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ELAC Miracord 40A...

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ELAC Miracord 40A...

Postby Chopsrr » 29 Sep 2010 15:40

I just dug out this mint 40A from my parents house this morning. I've heard these things were built like tanks which doesn't surprise me as it was made in West Germany.

Anyway, the one I have was the "Realistic" version with the cheap plastic plinth. The cart looks to be an AT11E from what I can tell. It's still mounted to the headshell. I noticed that the cantilever is bent off to one side so I'll either have to buy a new stylus for it (if they still exist) or replace the cart entirely.

I pulled the platter off and took some #0000 steel wool to the side of it to clean off the small pitted oxidation. It cleaned up just dandy. I'm going to have to use some 409 or some other kind of cleaner to get the black plastic bits of the tonearm and the rubber platter mat back to black instead of the current gray-ish color it is now from all the years of dust. It didn't come with a dust cover.

If everything checks out fine on it (it worked perfectly fine the last time I used it nearly 12 years ago), I'm going to build a nice thick and heavy wood plinth for it.

Something like this maybe...

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I really like this one!

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I have plenty of pictures of the 40A on my iPhone but I have to wait until I get home tonight to upload them to my PC, then to my site.

If everything pans out for this TT, and if I can't find a replacement stylus for the AT11E, what cart should I go with? I would say the tonearm is more of a medium weight rather than a heavy weight.
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Postby Chopsrr » 29 Sep 2010 20:24

Gee... I would have expected at least a couple responses by now.

Hmm... :?
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Postby Chopsrr » 30 Sep 2010 03:51

Wow! When you guys don't care about something, you certainly make it known. Oh well, it's not going to stop me from posting about this TT.

Anyway....


I got it home safe and sound, hooked it up, put on a junk record of mine and hit the ole' #12 button. Just as I figured, it started right up, lifted and moved the tonearm over to the lead-in groove, gently placed it on the vinyl and started playing music with no noise or hum. Even with the AT11E's cantilever bent to one side, it sounded surprisingly good! In fact, better than I had imagined!

It played the entire side of the LP without a glitch, and once the needle got into the lead-out grooves, the tonearm lifted back up, swung back over to the tonearm rest, gently set it back down on the rest and turned itself off. This TT is still in such great shape, that after it turned off, the platter continued to spin for another full minute until it came to rest. That platter is heavy too!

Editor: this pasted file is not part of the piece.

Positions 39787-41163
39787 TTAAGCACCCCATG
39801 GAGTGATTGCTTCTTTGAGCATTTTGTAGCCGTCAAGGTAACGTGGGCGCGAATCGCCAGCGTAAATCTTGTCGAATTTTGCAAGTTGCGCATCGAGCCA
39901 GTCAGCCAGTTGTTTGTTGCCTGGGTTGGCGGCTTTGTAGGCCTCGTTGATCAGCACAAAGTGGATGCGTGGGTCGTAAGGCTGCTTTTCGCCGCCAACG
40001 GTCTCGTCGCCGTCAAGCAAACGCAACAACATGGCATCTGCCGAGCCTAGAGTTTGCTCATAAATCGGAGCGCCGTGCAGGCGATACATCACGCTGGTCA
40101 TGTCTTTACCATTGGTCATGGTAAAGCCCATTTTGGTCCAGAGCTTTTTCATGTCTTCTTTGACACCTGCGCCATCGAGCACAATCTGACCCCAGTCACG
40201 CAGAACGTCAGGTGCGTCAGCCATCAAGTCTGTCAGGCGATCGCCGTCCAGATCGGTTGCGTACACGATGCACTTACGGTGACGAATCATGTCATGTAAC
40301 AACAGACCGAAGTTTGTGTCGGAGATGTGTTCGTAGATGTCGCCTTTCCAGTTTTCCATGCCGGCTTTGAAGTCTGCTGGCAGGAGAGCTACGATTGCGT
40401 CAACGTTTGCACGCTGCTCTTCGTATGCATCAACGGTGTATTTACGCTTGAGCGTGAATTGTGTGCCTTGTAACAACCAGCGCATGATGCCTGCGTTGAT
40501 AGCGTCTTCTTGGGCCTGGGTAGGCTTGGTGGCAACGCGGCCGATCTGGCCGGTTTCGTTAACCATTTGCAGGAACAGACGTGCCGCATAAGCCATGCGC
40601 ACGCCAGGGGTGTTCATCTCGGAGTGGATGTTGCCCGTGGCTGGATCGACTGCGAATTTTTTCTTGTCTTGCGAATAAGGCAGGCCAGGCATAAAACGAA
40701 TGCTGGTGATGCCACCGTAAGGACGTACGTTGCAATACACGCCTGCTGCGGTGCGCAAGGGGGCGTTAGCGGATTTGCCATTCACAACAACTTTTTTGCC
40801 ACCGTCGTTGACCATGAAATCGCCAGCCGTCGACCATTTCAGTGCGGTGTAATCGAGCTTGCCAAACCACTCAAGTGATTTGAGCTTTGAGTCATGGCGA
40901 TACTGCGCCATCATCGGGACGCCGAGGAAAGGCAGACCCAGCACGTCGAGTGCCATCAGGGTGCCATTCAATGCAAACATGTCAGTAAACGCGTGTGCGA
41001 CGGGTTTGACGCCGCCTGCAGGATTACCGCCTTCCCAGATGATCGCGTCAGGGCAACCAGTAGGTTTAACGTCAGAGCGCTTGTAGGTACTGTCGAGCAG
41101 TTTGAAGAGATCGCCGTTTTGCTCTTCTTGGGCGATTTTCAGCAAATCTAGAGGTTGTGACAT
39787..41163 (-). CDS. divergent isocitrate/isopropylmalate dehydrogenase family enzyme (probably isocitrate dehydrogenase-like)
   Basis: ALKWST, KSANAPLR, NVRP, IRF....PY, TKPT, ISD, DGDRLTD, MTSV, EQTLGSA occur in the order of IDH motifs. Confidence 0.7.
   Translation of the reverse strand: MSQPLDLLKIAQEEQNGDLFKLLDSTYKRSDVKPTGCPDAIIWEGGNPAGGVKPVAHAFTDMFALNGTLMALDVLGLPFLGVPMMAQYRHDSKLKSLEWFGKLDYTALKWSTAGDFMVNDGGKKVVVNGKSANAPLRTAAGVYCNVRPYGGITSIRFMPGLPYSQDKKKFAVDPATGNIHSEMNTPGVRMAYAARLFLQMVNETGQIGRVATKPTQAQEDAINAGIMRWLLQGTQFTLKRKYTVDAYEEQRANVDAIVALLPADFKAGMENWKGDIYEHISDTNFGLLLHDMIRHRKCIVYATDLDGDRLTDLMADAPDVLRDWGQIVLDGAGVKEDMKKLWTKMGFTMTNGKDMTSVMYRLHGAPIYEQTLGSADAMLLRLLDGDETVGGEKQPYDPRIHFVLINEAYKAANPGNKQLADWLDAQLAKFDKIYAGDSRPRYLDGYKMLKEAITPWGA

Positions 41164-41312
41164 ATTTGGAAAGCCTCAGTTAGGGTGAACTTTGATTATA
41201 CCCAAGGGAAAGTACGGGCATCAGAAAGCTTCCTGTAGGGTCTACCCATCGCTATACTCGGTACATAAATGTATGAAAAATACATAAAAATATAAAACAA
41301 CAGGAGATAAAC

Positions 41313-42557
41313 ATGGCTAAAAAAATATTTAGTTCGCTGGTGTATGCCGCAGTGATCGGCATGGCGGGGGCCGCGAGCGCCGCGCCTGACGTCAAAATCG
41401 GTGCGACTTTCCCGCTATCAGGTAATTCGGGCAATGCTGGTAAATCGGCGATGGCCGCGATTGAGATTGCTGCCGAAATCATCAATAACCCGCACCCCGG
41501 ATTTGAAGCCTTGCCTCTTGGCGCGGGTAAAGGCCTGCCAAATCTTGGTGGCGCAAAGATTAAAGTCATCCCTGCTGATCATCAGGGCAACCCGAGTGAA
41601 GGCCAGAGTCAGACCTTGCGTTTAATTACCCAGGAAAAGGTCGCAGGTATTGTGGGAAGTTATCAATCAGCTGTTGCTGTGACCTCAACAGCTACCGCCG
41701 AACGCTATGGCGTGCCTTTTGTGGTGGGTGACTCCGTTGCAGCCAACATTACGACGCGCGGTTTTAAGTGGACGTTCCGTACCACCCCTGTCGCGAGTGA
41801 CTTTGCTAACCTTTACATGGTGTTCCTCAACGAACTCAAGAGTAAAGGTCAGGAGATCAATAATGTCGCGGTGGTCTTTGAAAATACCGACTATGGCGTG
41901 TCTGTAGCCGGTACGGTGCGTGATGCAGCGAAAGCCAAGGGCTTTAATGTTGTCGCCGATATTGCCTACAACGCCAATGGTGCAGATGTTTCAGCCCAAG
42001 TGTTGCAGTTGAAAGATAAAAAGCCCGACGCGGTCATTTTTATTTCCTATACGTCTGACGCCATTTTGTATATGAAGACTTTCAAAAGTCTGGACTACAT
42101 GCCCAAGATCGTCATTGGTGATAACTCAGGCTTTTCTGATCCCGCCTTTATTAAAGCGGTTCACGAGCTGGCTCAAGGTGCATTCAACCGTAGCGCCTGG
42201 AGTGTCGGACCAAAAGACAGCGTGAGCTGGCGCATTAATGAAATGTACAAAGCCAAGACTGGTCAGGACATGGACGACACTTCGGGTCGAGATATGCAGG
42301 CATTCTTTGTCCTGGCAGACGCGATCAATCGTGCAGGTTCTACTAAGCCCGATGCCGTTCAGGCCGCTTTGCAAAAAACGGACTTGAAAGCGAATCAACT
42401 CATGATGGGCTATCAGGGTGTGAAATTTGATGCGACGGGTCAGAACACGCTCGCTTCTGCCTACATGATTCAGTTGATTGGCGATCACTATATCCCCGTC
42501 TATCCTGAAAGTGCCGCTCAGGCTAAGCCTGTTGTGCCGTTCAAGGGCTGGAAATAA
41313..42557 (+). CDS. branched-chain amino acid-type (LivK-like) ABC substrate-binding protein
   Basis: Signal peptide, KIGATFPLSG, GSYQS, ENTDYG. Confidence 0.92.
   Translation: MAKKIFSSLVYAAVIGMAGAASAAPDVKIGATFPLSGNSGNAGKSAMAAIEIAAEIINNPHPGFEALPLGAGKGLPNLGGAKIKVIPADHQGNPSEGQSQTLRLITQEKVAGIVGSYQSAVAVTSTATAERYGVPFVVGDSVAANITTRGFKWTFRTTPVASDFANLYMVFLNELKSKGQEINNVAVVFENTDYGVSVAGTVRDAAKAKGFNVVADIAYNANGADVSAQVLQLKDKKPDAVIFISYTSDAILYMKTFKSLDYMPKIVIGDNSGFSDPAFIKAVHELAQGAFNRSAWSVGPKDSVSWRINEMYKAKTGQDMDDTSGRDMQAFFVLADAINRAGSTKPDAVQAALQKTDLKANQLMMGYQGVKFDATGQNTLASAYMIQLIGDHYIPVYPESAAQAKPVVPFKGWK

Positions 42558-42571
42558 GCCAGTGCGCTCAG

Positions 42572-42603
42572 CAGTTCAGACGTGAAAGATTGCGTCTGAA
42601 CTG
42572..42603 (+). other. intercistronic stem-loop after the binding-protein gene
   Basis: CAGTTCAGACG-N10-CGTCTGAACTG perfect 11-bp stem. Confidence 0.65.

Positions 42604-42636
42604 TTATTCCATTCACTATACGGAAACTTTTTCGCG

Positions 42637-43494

The entire mechanics of the 40A run nice and silent except for a very slight "tick, tick, tick" sound when it's playing. IIRC, it did this before as well. It may or may not be the nature of the beast, but I'll look into it regardless.

And now for a few pics...

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Postby Alec124c41 » 30 Sep 2010 06:09

That looks nice and clean. I like the styling.
You can still get a new stylus for that cartridge.

Cheers,
Alec
Keep them spinning.
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Postby Chopsrr » 30 Sep 2010 14:02

Thanks Alec! I'll have to get a replacement stylus then for it. That way I can use it in the meantime as I plan out the new plinth for it.


I just ask my father about that "tick, tick, tick" sound and apparently it's the tachometer that keeps track of and corrects the rpm's of the unit.
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Postby Chopsrr » 30 Sep 2010 14:16

UPDATE:

I just ordered a genuine ATS11E stylus from StereoNeedles.com :)
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Postby nat » 30 Sep 2010 19:55

That tic tic tic is something else -- there isn't anything like a tachometer on Miracords -- many of them had synchronous motors which meant that they were locked onto the mains frequency and motor speed didn't vary. You can adjust the speed of some Miracords, but that's by moving the pulley slightly on the varying diameter pulley for whatever speed you have chosen -- there is a bit of difference between the diameter of the pulley step at the top than the bottom, so the platter moves a different amount each rotation of the pulley.
What I think you have is a feeler for the tripping device that is either a little sticky so it doesn't pop back, or a cam that contacts the feeler, which the same problem.
The grease in old turntables can harden, and then things that ought to move freely don't. A good cleaning and relube will solve most problems.
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Postby J. S. Bach » 01 Oct 2010 04:21

That is one nice looking turntable. I love that "battleship" tone arm! Hmmm, the speed selector looks like the automatic transmission shifter from a 60 Chrysler.
Later gator,
Dave

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Heading to Gatow with a load of coal.
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Postby Chopsrr » 01 Oct 2010 14:28

nat wrote:That tic tic tic is something else -- there isn't anything like a tachometer on Miracords -- many of them had synchronous motors which meant that they were locked onto the mains frequency and motor speed didn't vary. You can adjust the speed of some Miracords, but that's by moving the pulley slightly on the varying diameter pulley for whatever speed you have chosen -- there is a bit of difference between the diameter of the pulley step at the top than the bottom, so the platter moves a different amount each rotation of the pulley.